Wednesday, May 9, 2012

Be Wary of Applying "The Prosperity Gospel" at the Individual Level

All the studies I have seen make it clear that the LDS Church membership as a whole is one of the best educated, most financially well off of any Christian denomination - especially after the second or third generation in the Church.

That's not a boast. It's not good or bad, imo - except to be good in the sense that it enables the Church membership as a whole to give enough to self-perpetuate. That's a good thing. However, general prosperity can lead to pride and a focus on money - and our canonized scriptures are replete with examples of what can happen to communities in that condition.

As I have said in numerous settings, I actually do believe in the general concept of communal prosperity through dedication, hard work and "goodness". It's when that general prosperity gets conflated with individual prosperity, and when individual wealth and individual poverty become markers of worthiness and goodness that it becomes a problem - and, unfortunately, that is a very natural human tendency in all communities and groups.

Professional athletes are admired and revered by many. Why? They are rich.

Movie stars are admired and revered by many. Why? They are rich.

Business tycoons are admired and revered by many. Why? They are rich.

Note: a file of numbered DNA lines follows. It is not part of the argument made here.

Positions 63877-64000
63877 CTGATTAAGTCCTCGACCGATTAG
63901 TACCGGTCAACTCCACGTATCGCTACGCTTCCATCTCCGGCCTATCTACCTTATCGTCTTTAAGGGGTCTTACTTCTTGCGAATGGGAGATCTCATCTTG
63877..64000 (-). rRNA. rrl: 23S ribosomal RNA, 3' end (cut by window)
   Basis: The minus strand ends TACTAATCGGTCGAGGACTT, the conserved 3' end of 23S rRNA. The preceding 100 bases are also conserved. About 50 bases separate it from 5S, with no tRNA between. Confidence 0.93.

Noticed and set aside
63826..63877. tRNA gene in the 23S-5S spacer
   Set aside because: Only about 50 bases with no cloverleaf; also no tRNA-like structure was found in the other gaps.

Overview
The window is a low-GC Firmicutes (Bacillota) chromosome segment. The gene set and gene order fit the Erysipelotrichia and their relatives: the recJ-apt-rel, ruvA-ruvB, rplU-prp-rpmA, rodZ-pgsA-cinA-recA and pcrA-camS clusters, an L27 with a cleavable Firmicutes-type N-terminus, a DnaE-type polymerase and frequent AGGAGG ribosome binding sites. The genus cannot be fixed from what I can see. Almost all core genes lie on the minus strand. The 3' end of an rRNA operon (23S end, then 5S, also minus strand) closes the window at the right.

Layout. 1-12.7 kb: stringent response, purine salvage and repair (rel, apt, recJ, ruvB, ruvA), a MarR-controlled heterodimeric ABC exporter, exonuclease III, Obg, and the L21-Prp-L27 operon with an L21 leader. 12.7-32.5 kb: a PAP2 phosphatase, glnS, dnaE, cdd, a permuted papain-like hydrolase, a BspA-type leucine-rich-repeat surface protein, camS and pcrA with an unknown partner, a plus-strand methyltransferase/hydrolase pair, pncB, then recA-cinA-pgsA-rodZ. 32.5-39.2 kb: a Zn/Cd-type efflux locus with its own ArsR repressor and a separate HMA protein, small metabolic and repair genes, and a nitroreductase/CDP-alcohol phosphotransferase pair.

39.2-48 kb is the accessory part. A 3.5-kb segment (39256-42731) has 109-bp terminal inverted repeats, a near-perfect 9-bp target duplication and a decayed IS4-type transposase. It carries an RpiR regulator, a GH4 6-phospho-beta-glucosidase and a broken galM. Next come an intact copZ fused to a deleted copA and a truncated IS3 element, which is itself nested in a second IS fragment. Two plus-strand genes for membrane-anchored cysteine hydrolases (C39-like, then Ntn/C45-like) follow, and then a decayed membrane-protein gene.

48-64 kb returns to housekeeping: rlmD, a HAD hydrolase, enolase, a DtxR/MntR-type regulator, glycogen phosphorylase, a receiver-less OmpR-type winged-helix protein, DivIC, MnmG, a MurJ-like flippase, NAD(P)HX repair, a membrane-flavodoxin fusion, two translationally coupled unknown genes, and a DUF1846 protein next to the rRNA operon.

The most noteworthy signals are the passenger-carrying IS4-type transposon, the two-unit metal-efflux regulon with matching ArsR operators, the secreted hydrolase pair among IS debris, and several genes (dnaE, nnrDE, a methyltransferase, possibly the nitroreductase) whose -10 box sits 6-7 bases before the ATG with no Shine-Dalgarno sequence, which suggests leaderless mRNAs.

At least in the Church, many local leaders (and General Authorities, for that matter) are not rich - so that should mitigate the natural tendency. It does for many, but it doesn't for others. That's not an indictment of the Church, in my opinion, but rather a statement about how strong our natural tendencies are.


Anonymous said...

Yup.I'm struggling with self esteem issues as an unemployed family. I can talk myself into self respect-I'm sick myself and look after two sick young adult children,and I'd tell anyone in my situation that they were doing a very necessary task. But it is hard to maintain self esteem in a society that values success so highly.I also find it difficult to feel included in a busy ward where I am no longer able to be in active service. How things change, time was when a night in together was a very rare occurrence!dsferst

Jeff Spector said...

It's a tool of the adversary that tries to get us to measure ourselves by the world's standard. And Curtis is very correct that the scriptures offers us a number of examples of how riches create a problem for the faithful.

The Lord wants us prosperous to enable us to serve others. If weare just working to provide for our family, that does not leave room to serve others.

And I suppose he expects those who are even more fortunate to just do more with whatthey have been blessed with.